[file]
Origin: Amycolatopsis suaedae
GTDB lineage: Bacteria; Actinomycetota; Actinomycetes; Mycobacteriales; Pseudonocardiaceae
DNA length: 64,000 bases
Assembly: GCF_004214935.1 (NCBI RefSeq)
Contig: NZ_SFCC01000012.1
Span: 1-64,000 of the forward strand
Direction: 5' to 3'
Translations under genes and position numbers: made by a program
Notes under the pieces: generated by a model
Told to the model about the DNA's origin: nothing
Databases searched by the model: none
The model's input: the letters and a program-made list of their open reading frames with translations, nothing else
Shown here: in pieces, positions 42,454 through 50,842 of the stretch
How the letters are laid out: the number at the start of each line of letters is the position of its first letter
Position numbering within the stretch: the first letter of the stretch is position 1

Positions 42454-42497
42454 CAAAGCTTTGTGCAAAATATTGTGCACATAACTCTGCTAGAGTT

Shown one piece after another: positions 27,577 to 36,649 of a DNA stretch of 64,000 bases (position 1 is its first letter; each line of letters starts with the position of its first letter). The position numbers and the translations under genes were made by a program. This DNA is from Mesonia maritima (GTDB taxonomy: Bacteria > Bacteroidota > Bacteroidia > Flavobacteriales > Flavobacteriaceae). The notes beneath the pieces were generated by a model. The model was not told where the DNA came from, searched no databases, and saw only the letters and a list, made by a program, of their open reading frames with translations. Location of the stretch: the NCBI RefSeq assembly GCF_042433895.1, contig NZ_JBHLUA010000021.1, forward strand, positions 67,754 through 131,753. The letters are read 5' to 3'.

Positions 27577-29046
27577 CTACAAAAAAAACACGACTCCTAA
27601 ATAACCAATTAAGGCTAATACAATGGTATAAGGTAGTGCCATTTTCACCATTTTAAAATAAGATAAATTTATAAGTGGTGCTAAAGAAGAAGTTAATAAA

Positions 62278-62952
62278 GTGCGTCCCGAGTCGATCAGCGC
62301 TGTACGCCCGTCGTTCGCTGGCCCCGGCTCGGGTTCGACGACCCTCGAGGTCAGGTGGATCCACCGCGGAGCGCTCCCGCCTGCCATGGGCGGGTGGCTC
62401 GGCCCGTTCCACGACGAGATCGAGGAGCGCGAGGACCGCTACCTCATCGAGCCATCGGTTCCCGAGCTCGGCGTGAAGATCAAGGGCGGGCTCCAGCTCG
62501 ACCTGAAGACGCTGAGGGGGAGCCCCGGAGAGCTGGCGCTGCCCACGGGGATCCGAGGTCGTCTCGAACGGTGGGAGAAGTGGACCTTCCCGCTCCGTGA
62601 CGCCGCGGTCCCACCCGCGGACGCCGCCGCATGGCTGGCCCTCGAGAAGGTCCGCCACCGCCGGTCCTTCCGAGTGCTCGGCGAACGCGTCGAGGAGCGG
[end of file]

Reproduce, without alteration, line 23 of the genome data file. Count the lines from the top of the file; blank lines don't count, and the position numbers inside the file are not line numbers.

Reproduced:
62278 GTGCGTCCCGAGTCGATCAGCGC